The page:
Top 20 Major Label Debuts by Indie Bands That Made the Leap

A freshly inked contract with a bigger label can do a band some good


Photo by Kirk Weddle

We don’t always learn the names and faces of the record label culprits who encourage a band to deviate from their chosen path, but at one point or another, the average music fan becomes sure that such sabotage exists. Fortunately, the notion of “selling out” has been negated by bands that successfully proved capable of jumping from an indie label to a major without losing or unrecognizably altering their essence.

What follows are 20 albums that ultimately showed a freshly inked contract with a bigger label can do a band some good. Some are the band’s first album, released after a run of independent EPs and singles. Others came several albums into the group’s career, representing an inevitable shift after sustained indie success. Each serves as a reminder that something special just might await bands that make the leap and that fans’ pre-release trepidation is often unwarranted.

–Michael Madden
Associate Editor

20. Drive Like Jehu – Yank Crime


If any band knows the meaning of the adage “It’s better to burn out than to fade away,” it’s Drive Like Jehu. After two blazing albums, the second being Yank Crime through Interscope, the post-hardcore outfit called it quits. In a 1999 interview, guitarist John Reis revealed that Yank Crime was a lot more difficult to write than the band’s self-titled debut, and that tedium is what ultimately pulled them apart. It’s unclear, however, whether their switch to a major label played a part in that. To this day, the album is celebrated for what it is to its core: a classic emo record that thrives on the band’s instrumental proficiency, highbrow songwriting, and cutthroat intensity. The band’s identity and legacy is best demonstrated by opener “Here Come the Rome Plows”, a venomous mind-bender that goes straight for the jugular. –Danielle Janota

Pick up the album here.

19. Spoon – A Series of Sneaks

Spoon A Series of Sneaks

To this day, two decades into their career, Spoon remain practitioners of familiar rock song structures and rhythms. That foundation, however, may have been the problem of the underselling A Series of Sneaks, which doesn’t have a bad song or — more to the point — a surefire radio single. Still, it showcases frontman Britt Daniel’s nonchalant way with melody as well as the band’s taut playing (with production help from The Reivers’ John Croslin). It’s an excellent record, easily digestible at just 33 minutes. Regardless, Elektra didn’t show much patience with the Austin band, ousting them soon after the album’s release. In 2000, Spoon released a two-song CD single aimed at Elektra A&R man Ron Laffitte; “The Agony of Laffitte” and “Laffitte Don’t Fail Me Now” would also be included with Merge’s CD reissue of A Series of Sneaks in 2002. –Michael Madden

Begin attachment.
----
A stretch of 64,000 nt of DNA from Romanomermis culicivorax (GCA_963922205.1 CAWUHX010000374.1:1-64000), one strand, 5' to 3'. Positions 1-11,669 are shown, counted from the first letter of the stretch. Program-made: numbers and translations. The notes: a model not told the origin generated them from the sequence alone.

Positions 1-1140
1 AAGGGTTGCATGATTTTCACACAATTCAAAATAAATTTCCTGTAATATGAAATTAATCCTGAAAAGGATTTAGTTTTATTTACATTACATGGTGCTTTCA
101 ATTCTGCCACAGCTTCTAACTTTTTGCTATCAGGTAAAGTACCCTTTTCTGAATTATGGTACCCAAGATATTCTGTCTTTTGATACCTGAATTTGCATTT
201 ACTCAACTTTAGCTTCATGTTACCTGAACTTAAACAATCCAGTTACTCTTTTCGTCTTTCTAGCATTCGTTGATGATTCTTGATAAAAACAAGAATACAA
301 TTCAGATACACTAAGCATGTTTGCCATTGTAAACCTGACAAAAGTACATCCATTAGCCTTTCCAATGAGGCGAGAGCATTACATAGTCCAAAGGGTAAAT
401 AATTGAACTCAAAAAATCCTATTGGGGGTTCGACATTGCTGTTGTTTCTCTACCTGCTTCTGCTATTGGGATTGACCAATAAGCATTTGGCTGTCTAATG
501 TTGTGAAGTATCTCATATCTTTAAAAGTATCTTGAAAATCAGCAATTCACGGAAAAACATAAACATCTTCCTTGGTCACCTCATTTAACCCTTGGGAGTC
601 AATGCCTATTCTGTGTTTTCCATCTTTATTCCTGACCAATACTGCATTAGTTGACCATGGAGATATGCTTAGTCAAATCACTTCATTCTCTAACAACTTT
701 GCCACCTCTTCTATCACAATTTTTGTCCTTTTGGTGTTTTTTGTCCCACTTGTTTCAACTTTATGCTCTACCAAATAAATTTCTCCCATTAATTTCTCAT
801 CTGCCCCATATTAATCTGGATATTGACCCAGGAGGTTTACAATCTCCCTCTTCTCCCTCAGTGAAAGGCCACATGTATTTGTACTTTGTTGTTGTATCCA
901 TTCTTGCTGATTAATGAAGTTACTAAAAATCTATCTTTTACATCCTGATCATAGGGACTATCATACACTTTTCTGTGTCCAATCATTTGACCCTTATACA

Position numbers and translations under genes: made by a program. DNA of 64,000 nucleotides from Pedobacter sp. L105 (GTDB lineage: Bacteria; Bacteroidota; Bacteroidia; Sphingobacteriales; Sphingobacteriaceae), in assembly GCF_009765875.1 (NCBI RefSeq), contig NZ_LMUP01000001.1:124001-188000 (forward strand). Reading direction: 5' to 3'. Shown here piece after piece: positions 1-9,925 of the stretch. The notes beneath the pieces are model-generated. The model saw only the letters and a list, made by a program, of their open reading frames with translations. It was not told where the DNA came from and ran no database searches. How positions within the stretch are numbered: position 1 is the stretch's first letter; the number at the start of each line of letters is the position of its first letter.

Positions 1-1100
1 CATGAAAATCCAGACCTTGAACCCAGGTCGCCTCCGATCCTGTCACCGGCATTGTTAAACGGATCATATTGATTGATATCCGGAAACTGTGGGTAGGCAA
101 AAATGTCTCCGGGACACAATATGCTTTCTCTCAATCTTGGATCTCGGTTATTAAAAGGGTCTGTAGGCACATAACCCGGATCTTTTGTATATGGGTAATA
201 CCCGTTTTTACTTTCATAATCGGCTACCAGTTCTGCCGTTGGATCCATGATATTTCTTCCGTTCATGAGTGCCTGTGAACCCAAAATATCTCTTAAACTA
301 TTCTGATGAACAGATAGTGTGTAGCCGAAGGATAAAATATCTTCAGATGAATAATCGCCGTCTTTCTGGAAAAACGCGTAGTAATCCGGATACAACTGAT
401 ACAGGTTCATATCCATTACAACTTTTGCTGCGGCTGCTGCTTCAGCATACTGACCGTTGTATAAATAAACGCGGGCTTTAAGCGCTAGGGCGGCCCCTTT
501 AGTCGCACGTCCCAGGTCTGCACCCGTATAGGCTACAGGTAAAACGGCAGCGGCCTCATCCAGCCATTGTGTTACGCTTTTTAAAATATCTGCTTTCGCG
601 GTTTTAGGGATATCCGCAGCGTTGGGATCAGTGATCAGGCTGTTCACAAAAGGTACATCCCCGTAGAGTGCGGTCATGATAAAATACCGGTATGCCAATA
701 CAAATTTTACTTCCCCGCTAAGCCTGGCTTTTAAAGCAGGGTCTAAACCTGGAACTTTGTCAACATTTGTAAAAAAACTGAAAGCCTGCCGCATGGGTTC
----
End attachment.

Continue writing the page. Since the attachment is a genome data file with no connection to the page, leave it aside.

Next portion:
Pick up the album here.

18. Uncle Tupelo – Anodyne

Uncle Tupelo Anodyne

With Anodyne, Uncle Tupelo were supposed to break through to the mainstream. Instead, the most beloved band from the alt-country movement of the ’90s was coming apart at the seams for the album’s creation — so much that their breakup became an inevitability shortly after its release. One upside is that most of Uncle Tupelo’s members went on to form Wilco; another is that despite the conflict between lead singers Jeff Tweedy and Jay Farrar, nothing could hide that the album contained great songs. “New Madrid” and “Acuff-Rose” are still Tweedy staples when he plays solo, while Farrar would ride his fertile songwriting well into some success as Son Volt. Still, Anodyne stands as a “what if” moment: How would music history have been different if Uncle Tupelo kept being an alt-country band and if Tweedy continued to work as half of a songwriting duo? –Philip Cosores

Pick up the album here.

17. R.E.M. – Green

R.E.M. Green

After years of underground success, R.E.M. signed to Warner Bros. in 1988. Allegedly, other record companies approached the Georgia band with more lucrative deals, but Warner Bros. offered the band creative freedom. As a result, Green is more eclectic than R.E.M.’s previous releases. Approaching the project as an experimental album instead of a sonic evolution, Michael Stipe told the band to “not write any more R.E.M.-type songs,” which ultimately yielded tracks that were minor-key, mid-tempo, and sounded more folksy than anything they’d released in the past. But it was all for the best. R.E.M. will always be remembered for Green, thanks in part to the quintessential singles “Stand”, “Get Up”, and “Pop Song 89”. –Danielle Janota

Pick up the album here.

16. Death Cab for Cutie – Plans

Death Cab for Cutie Plans

“If Transatlanticism was an inhale, Plans is the exhale,” Death Cab for Cutie drummer Jason McGerr said about the band’s first major label release. Death Cab’s fourth and fifth albums, respectively, share thematic continuity, but the production process couldn’t have been more different. Instead of recording in the Pacific Northwest under Seattle-based Barsuk Records, Ben Gibbard and crew opted to take the recording duties to the opposite coast — in a Massachusetts farmhouse, to be exact — after signing to Atlantic. Every moody single, including “Soul Meets Body”, “Crooked Teeth”, and “I Will Follow You into the Dark”, gained traction, each of them landing on the Billboard Alternative Songs chart. Interestingly enough, “I Will Follow You into the Dark” initially fell the lowest on the charts. But now, not only is it the band’s most heart-wrenching ballad, it’s their best-selling single to date. –Danielle Janota

Pick up the album here.


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